1. O Jehovah! hear my prayer, and let my cry come to thee. 2. Hide not thy face from me in the day of my affliction; incline thy ear to me: in the day when I cry make haste, answer me.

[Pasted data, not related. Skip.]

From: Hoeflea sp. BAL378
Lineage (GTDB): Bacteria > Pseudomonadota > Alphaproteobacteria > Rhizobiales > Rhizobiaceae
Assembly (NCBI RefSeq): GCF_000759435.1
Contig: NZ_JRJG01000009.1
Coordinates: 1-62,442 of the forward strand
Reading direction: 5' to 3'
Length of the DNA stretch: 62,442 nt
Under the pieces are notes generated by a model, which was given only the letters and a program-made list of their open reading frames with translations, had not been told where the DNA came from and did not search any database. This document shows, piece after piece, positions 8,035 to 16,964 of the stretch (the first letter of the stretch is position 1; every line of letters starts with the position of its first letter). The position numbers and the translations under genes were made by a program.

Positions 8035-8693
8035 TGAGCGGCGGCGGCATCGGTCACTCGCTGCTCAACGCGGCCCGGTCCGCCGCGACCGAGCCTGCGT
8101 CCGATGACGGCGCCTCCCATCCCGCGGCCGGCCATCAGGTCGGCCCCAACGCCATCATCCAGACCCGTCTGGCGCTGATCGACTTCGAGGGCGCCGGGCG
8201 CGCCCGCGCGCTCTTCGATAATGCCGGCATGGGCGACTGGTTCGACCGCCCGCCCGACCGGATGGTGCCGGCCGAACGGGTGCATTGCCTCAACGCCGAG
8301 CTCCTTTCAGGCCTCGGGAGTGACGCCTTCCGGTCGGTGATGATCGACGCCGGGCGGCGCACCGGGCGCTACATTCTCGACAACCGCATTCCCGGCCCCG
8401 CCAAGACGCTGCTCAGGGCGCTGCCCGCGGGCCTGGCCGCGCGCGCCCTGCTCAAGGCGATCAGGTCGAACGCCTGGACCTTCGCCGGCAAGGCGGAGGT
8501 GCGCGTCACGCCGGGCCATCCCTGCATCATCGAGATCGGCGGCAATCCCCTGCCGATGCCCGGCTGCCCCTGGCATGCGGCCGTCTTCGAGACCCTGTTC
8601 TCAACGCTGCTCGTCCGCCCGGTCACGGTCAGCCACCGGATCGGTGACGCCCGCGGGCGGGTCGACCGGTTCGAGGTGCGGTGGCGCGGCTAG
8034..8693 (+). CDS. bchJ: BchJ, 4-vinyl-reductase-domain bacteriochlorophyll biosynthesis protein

1 O Jehovah! hear my prayer This earnestness shows, again, that these words were not dictated to be pronounced by the careless and light-hearted, which could not have been done without grossly insulting God. In speaking thus, the captive Jews bear testimony to the severe and excruciating distress which they endured, and to the ardent desire to obtain some alleviation with which they were inflamed. No person could utter these words with the mouth without profaning the name of God, unless he were, at the same time, actuated by a sincere and earnest affection of heart. We ought particularly to attend to the circumstance already adverted to, that we are thus stirred up by the Holy Spirit to the duty of prayer in behalf of the common welfare of the Church. Whilst each man takes sufficient care of his own individual interests, there is scarcely one in a hundred affected as he ought to be with the calamities of the Church. We have, therefore, the more need of incitements, even as we see the prophet here endeavoring, by an accumulation of words, to correct our coldness and sloth. I admit that the heart ought to move and direct the tongue to prayer; but, as it often flags or performs its duty in a slow and sluggish manner, it requires to be aided by the tongue. There is here a reciprocal influence. As the heart, on the one hand, ought to go before the words, and frame them, so the tongue, on the other, aids and remedies the coldness and torpor of the heart. True believers may indeed often pray not only earnestly but also fervently, while yet not a single word proceeds from the mouth. There is, however, no doubt that by crying the prophet means the vehemence into which grief constrains us to break forth.